Looking at this, though, I had to wonder if they looked at the targeting computers on the USS Iowa-class battleships. I think those ran on water, rather than air, but they had to be pretty similar. And what I remember reading about them at the time (this was late-80s) was that the only advantage there would have been to switching to a digital computer was greater available space. And they weren't exactly pressed for space.


NL RoY thoughts

Was looking at Neyer's review of the NL RoY race, and I was a bit surprised by a couple of things.

First, I was surprised that Colby Rasmus wasn't mentioned as a contender. This is the second time I've seen this happen, and I still don't know why. He's clearly a rookie, looks likely to get enough place appearances to qualify, and is playing quite well. In fact, at 2.5 WAR, even if most of that is based on defense and position (he's below league average, purely based on offense), he's pretty valuable.

McCutchen does come out as a slightly better player, at 2.8 WAR player, showing as a very solid hitter and so-so defender.

My one objection to what Neyer said:
That said, McCutchen's right behind Coghlan, OPS- and PA-wise, and he's got more doubles, more triples, and more home runs. Oh, and he's also far more valuable with the glove.

In particular, the problem is with that first sentence (the second is dead-on, and important; the difference in defense is very large). If OPS and PA are about equal, and one of the two has more XBH, then you'd prefer the one without all the power. Why? Because marginal OBP is far more valuable than marginal SLG. How much so? I seem to recall it being about a 3:1 margin. Maybe even 4:1. It's the power of not making as many outs.

And if we look at wOBA, we see that Coghlan is slightly ahead.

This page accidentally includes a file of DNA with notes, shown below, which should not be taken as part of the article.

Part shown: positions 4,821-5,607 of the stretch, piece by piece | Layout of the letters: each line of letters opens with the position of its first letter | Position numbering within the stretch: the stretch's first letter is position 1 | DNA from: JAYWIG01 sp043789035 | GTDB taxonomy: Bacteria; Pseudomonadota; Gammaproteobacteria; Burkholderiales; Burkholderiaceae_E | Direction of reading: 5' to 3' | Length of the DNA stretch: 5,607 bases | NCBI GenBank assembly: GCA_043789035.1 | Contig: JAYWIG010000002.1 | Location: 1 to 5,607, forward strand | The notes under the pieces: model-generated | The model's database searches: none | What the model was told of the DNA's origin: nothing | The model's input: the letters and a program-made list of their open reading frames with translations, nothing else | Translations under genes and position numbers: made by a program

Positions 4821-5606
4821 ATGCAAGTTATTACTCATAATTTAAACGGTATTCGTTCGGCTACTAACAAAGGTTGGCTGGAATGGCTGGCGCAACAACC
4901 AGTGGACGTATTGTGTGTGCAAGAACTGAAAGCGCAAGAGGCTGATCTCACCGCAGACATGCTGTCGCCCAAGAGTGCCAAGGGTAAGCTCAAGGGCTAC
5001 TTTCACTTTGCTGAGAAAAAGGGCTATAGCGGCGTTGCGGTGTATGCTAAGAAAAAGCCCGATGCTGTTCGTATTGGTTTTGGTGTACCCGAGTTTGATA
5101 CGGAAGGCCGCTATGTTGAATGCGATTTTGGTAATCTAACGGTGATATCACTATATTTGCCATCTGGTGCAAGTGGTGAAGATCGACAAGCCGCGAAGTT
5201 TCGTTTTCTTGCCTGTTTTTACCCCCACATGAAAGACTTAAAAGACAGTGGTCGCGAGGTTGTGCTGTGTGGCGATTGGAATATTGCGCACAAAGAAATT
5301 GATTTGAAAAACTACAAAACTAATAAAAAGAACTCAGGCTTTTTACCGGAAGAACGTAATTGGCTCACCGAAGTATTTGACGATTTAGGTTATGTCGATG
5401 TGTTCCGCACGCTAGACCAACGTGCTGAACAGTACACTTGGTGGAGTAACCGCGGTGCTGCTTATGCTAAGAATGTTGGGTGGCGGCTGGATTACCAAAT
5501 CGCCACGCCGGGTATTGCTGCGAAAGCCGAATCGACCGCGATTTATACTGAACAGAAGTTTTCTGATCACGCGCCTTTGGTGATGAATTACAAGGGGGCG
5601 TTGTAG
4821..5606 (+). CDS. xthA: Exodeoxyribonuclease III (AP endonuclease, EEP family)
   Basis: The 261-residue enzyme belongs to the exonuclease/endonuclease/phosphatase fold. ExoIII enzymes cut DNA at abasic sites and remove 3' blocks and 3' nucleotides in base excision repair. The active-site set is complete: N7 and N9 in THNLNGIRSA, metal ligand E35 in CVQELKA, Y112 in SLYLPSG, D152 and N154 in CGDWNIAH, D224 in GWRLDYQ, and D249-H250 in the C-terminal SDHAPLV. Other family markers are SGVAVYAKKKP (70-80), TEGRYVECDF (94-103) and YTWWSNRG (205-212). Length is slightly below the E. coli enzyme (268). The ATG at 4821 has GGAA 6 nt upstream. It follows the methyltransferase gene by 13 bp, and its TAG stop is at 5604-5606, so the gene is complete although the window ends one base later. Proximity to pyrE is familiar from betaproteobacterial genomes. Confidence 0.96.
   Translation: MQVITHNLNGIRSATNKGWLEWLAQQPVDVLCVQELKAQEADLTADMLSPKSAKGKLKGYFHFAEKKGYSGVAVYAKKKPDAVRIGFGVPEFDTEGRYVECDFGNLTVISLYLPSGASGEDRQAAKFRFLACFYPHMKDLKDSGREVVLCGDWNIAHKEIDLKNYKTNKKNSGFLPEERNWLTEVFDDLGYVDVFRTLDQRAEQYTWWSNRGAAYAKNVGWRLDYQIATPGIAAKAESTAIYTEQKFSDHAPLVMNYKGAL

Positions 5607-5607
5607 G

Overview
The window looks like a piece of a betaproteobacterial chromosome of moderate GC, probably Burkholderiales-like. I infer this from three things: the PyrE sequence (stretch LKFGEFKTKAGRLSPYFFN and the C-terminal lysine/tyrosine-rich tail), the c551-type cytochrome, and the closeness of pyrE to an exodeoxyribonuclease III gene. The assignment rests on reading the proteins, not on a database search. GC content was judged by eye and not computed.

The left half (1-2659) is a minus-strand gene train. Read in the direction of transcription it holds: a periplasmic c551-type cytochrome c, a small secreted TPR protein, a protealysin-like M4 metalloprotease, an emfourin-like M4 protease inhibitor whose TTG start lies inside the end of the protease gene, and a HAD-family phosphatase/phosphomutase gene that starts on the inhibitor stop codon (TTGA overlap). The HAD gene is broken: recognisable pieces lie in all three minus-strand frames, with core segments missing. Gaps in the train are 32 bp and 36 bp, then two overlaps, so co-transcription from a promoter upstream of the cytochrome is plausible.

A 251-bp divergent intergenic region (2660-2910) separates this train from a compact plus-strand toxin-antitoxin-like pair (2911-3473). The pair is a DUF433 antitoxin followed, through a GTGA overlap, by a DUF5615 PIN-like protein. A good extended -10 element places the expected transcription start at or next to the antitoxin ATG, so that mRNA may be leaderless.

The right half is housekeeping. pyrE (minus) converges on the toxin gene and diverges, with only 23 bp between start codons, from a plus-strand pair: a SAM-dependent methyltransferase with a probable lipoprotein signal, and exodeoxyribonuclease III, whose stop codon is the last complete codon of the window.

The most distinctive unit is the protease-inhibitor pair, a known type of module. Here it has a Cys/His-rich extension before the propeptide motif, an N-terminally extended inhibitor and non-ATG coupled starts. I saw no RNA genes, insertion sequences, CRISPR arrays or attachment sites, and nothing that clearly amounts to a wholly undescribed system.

But, as noted, we need to add in defense, and McCutchen destroys Coghlan there. So it really looks like a toss-up between McCutchen and Rasmus as to who's worth more overall. I guess the final month will determine it.

But why didn't Rasmus get more than a passing mention (as being qualified)?

Update: I should point out that it's because of reading Neyer's columns many years ago (before he first went Insider-only) that I know about marginal OBP being more valuable than marginal SLG.

tendon loading limits?

Was just looking at this very interesting discussion about Tim Lincecum, the SF Giants ace, and especially about his pitching motion. Most of it is pretty specific, and I don't have a whole lot to say about Lincecum, in particular. However, there was this passage:

While in the loaded position, the shoulder and elbow bear the equivalent of about 40 pounds of force pushing down. When the ASMI biomechanists wanted to know how much more force an arm could take, they brought cadavers into the lab and pulled and pushed upon the elbow joint to find the breaking point. The cadavers's ligaments blew apart just after 40 pounds of force. "So a pitcher is just about at the maximum," Fleisig says.

There are two things I wonder about with this. One, how much variation is there from person to person in tendon strength? And two, how much can working on your countering muscle groups help?